The severity of the collapse in markets late last year was quite surprising, given that global gross domestic product continued to grow very close to trend in the fourth quarter. Many global markets, including the major risk assets, the yield curve and credit spreads, are now pricing a probability of recession of at least 50 per cent within 12 months.
This recession risk seems far too high, especially in the US. The strength of the American labour market, and the recent indications from the Federal Reserve that it will pause its rate increases, should protect the economy from a severe setback this year. As goes America, so goes the developed world.
With investors too pessimistic about immediate economic prospects, risk assets may continue to recover from present depressed levels. An alternative, however, is that asset price turbulence will return, setting in train a tightening in financial conditions that independently causes a recession.
The inter-relationships between recessions and bear markets are complex and not very well understood. It is clear that they tend broadly to coincide in their timing. However, it is far from clear which causes which.
Economists often assume that recessions are basically caused by economic fundamentals, with the financial markets reacting when these fundamentals deteriorate.
Sometimes investors may be able to discern rising recession risks before they actually appear in hard economic data, in which case the onset of the bear market may precede and apparently “predict” the official start of the economic downturn.
Notwithstanding these varying time lags, the main direction of causation in these examples is from the economy to the markets, not the other way round. Understanding this mechanism is one of the main justifications for employing economists in the financial markets in the first place.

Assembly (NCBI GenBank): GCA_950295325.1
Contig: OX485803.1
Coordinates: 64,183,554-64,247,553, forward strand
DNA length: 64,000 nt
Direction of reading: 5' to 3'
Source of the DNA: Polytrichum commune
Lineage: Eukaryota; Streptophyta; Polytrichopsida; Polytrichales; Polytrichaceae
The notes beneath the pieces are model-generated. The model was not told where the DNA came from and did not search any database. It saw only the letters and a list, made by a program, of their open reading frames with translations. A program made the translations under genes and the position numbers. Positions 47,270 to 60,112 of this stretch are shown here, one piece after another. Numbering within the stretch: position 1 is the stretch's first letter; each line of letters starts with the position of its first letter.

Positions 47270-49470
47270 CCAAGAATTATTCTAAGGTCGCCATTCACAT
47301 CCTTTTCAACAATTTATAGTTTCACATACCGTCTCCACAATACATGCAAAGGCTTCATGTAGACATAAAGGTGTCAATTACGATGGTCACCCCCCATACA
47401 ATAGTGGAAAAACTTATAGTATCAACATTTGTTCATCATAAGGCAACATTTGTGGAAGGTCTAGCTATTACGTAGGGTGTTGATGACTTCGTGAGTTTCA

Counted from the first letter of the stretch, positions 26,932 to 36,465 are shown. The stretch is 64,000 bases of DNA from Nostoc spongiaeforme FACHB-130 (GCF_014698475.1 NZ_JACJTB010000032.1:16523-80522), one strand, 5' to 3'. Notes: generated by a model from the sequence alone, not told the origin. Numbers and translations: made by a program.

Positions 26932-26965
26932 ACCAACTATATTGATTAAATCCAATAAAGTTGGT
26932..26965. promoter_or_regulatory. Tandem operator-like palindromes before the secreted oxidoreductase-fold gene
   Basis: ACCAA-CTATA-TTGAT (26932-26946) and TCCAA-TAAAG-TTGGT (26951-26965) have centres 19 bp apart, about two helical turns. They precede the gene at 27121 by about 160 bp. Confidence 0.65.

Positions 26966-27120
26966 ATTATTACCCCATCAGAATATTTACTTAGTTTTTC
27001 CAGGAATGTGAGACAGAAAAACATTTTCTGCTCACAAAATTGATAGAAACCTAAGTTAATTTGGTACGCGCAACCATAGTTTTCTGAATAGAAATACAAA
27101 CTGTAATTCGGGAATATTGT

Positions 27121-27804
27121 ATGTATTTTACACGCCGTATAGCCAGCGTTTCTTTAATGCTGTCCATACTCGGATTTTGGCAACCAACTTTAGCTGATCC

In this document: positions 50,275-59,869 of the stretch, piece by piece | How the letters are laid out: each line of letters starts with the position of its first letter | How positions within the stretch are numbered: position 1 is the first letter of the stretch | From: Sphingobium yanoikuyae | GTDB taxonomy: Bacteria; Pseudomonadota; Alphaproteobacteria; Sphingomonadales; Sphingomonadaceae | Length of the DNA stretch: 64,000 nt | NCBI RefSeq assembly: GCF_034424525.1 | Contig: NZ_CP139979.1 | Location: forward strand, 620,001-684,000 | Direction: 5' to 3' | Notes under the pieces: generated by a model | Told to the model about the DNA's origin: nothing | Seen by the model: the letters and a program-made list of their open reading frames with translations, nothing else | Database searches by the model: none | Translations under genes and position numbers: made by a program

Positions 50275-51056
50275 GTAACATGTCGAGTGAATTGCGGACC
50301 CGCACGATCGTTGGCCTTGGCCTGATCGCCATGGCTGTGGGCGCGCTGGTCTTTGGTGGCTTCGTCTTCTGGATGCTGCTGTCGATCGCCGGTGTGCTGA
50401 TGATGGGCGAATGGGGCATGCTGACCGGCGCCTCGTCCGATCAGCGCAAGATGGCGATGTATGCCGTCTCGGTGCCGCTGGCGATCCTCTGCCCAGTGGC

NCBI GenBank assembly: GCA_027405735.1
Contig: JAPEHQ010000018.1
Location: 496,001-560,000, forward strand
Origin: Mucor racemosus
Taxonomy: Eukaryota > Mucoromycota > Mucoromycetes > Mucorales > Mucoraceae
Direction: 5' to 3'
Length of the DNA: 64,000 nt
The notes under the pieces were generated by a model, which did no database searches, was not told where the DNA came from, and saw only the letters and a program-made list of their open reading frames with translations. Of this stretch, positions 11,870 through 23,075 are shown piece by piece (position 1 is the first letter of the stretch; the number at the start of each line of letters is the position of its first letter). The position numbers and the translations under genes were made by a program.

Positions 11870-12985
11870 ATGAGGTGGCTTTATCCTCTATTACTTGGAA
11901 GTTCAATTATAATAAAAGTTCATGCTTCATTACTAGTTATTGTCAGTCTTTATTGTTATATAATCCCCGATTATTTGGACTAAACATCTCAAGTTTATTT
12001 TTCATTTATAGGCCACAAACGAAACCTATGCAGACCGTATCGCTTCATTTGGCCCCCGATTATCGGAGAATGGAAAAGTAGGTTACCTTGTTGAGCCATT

However, in recent cycles, leverage in the financial system has generated such large gyrations in asset prices, liquidity provision and risk appetite that it has independently caused recessions in the real economy.
Recent work by Claudio Borio at the Bank for International Settlements, has argued persuasively that, since the mid 1980s, the financial cycle has operated with a much longer amplitude than the economic cycle, and that it has predicted the onset of economic recessions.
There is no doubt that a collapse in the financial cycle was the dominant force during the recession of 2008-09. Fortunately, the current state of the financial cycle is not pointing to severe vulnerabilities in the US and other advanced economies, though many emerging markets, including China, seem very overstretched (see appendix).
An ambitious objective for macro-economists would be to develop models that are capable of understanding and forecasting financial and economic variables within a single, all-encompassing system of equations. However, even the most advanced macroeconomic models currently in use in the central banks are some distance away from such an achievement.
This uncertainty about the appropriate model has fostered different interpretations about the present economic conjuncture, even among mainstream new Keynesian economists who usually agree on the main economic issues:
Bear markets and recessions occur as terrible twins, but each can cause the other, and they may interact to make each other worse.
Optimists think that advanced economies are safe from a severe downturn, mainly because inflation is still very low and the financial cycle is not over-stretched. Meanwhile, pessimists think that stagnationary forces will prevail, perhaps triggered or exacerbated by an unpredictable financial shock, and they fear that policymakers will be unable to stabilise imploding aggregate demand. They also point to extremely advanced financial cycles that may be ready to implode in China and other emerging markets.
In my opinion, the optimists probably have the weight of evidence on their side for now, especially since the Fed has revealed its true, dovish colours. Recessions and bear markets may both be avoided in 2019. But there are no certainties in this field, just informed guesses.
US Financial Cycle Indicator Estimated by the BIS